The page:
Monday, April 14, 2014

Math and Literature

Most things are made better by a good picture book.  I recently learned of another way of thinking about using books in Math class.  Jeffery Shih and Cyndi Giorgis, a Math education professor and a Children's literature scholar respectively,  have a framework that I appreciate. 

The first level consists of books mostly about math, with very little story.  Their purpose seems to be, and often is, just to teach math. Some titles new to me are:

Mice Mischief

A Million Dots

The second level includes books with the mathematics embedded AND the qualities we love about picture books.  They have an engaging plot, endearing characters, language that delights us or illustrations that captivate. An understanding of the mathematics will enhance the understanding of the story. Giorgis and Shih say that it is important for students to experience math within a context. A context that matters. That has quality picture books written all over it. Books I can't wait to get a closer look at:

Edgar Allan Poe's Pie
Have You Seen My Dragon?

The Rabbit Problem

The Boy Who Loved Math

The final category was described as books with the potential for mathematics in them.  As Dr. Giorgis said, this could include almost anything.  Both professors stressed enjoying all books for themselves (especially categories 1 and 2) and not jumping to the math too quickly.  

Some of their suggestions in this category that were new to me included:

Building Our House


Stay tuned for the full bibliography from each category.  

Sunday, October 27, 2013


What did you learn at SAGE this year?

Some of you have already shared your learning with me, but I would really like to hear from more of you. Add a comment below and tell us what you took away from the session you attended or presented. You can learn in either situation. I always do. I learn something everywhere I go. I make a point of it.

This year I co-presented at MeLit, Manitoba Early Literacy Intervention Teachers, with Krista Bracken and Tom Code from Harold Hatcher. Our topic was Kindergarten: What is Possible? with a focus on writing in Kindergarten.

I learned many things and was reminded of things I know but do not think of often enough:

Collaborating with people who are passionate about what they do is wonderful.

Passion and excitement are infectious.

Great books are always a good place to start.

Kindergarteners can do BIG things.

Beginning writing can be joyful.

In the beginning, when writing can look look like focussing on conventions, it is up to us as teachers to keep the focus on the message and the reader. (first learned from Nancy McLean, associate of Regie Routman, in a K writing residency at John de Graff School, RETSD)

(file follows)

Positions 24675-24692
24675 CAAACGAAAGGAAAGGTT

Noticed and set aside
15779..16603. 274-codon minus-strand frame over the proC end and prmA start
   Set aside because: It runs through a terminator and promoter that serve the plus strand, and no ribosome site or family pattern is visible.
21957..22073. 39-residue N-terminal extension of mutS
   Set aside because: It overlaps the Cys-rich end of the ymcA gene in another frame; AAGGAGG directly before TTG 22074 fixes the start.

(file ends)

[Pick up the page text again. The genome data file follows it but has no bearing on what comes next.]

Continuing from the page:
It is very fine for the principal to know what goes on in Kindergarten... good for the principal and good for Kindergarten!

When the principal is an instructional leader, great things happen in a school.

When we work on writing, we are also working on reading.

Sharing our practice as teachers enhances the practice of others and our own. It is WIN WIN.

Tuesday, October 22, 2013

Internet Research Made Simpler

Lifelong learners.

Professional Learning Communities.


Teacher ownership of professional learning.


Teachers teaching teachers.

These are phrases that we hear and say all the time. Last week I was involved with a group that provided a powerful example of it in action. This has happened many times before, the difference being that this time, I have a few moments to write about it.

I was at Radisson School working with the Grade 3-5 PLC. We were discussing the approach Regie Routman takes toward classroom libraries, as many of you have over the past couple of years. After viewing the video clips of Regie talking with teachers about setting their classroom libraries up in a way that supports and encourages students to take ownership and use the library independently, we got to talking about Richard Allington and his research that speaks to students needing access all day long to material they CAN read. And this led to the problem of accessing non-fiction text that kids can understand, especially online.

At this point, one of the teachers shared something she had learned through her use of Twitter as a means of professional learning. It was a revelation to me and some of the others in the group. So much so, that I was compelled to share it with you, just in case you had not come across this either.

You can search on Google, looking for text written at a basic reading level.

Type in your topic. Let's try polar bears.

On the results page, click on Search Tools, then on All results and then on Reading level.

Now choose Basic and you will get a list of sites written for kids, in language and format they can more easily understand.

Thank you to Laura Steinhoff (Follow her on Twitter @L_Steinhoff or read her blog ) for this invaluable tip.

Access to non-fiction text suitable for research into Science, Social Studies or Health topics just got easier.

Sunday, October 6, 2013

Passionate about Picture Books